7) Continue your education! One of the reasons we have this blog is so that our potential customers can really see what we’re about and what we stand for. The simple fact is that there are plenty of good home builders in Dallas. It’s up to us to tell you why we think you should use Classic Urban Homes to build your next home. Once you’ve got an idea about what you think we’re all about – we’d love for you to call our other homeowners so they can tell you what they think. There’s no better research that you can do than to call references. We’ll gladly given them all to you – homeowners, bankers, and vendors. You should know that we build good houses, are financially strong, and pay our bills on time. We will be here to support the warranty on your house – something we seriously doubt all builders will be able to do.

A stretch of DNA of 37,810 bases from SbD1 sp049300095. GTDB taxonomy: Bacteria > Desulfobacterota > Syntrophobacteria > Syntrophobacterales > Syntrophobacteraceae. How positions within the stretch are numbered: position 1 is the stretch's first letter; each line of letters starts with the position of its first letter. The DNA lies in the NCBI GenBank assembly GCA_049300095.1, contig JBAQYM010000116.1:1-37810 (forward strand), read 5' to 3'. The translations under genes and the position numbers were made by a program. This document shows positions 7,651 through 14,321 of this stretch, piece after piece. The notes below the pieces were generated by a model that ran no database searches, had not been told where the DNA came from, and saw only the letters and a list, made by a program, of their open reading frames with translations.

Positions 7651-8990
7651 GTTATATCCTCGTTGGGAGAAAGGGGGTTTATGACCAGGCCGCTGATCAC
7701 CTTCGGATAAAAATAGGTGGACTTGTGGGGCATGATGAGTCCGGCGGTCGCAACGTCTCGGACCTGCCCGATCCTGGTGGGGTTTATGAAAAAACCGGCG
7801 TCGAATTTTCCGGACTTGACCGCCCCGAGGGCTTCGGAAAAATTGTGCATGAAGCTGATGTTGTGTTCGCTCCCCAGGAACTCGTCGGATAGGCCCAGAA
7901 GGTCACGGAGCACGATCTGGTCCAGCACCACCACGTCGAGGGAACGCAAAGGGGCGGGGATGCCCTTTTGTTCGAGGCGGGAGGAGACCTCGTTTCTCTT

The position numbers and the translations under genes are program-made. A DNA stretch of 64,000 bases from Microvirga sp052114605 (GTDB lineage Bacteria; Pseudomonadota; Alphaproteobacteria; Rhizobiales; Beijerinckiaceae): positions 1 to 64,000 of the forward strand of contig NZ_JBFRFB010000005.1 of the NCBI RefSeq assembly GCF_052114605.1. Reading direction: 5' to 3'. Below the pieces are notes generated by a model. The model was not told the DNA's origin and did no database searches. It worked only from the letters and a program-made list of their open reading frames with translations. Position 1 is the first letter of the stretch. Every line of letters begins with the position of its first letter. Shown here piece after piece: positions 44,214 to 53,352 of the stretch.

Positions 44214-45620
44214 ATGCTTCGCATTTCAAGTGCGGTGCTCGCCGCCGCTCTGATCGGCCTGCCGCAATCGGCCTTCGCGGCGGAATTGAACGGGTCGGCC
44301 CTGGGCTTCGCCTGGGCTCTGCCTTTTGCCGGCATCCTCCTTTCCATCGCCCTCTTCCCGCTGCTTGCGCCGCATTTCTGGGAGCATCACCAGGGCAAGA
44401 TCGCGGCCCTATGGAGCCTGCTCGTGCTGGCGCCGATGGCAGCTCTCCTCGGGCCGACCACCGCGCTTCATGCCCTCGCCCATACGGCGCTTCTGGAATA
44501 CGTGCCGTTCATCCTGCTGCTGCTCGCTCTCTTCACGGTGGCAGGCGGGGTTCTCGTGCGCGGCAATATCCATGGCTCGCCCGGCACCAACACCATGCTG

So there it is – our plans for the year. Along the way, we’d like to build a couple of homes for some new clients. We’re deep in conversation with multiple people now, so so far, so good!

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Comment from a home owner….

Classic Urban Homes got an unsolicited email the other day from a recent remodel client of ours. It fell right in line with a project I have been planning to work on. First, their comment:

Mike, Thought you might be interested in this. Our heating bill is less this year at 3000sf than it was last year at 1472 sf and this year was a lot colder. Speaks highly of the windows, siding and insulation.

We’ve made great strides over the past several years in learning new and improved techniques in the area of “building science” and I think the above comments just proves that out.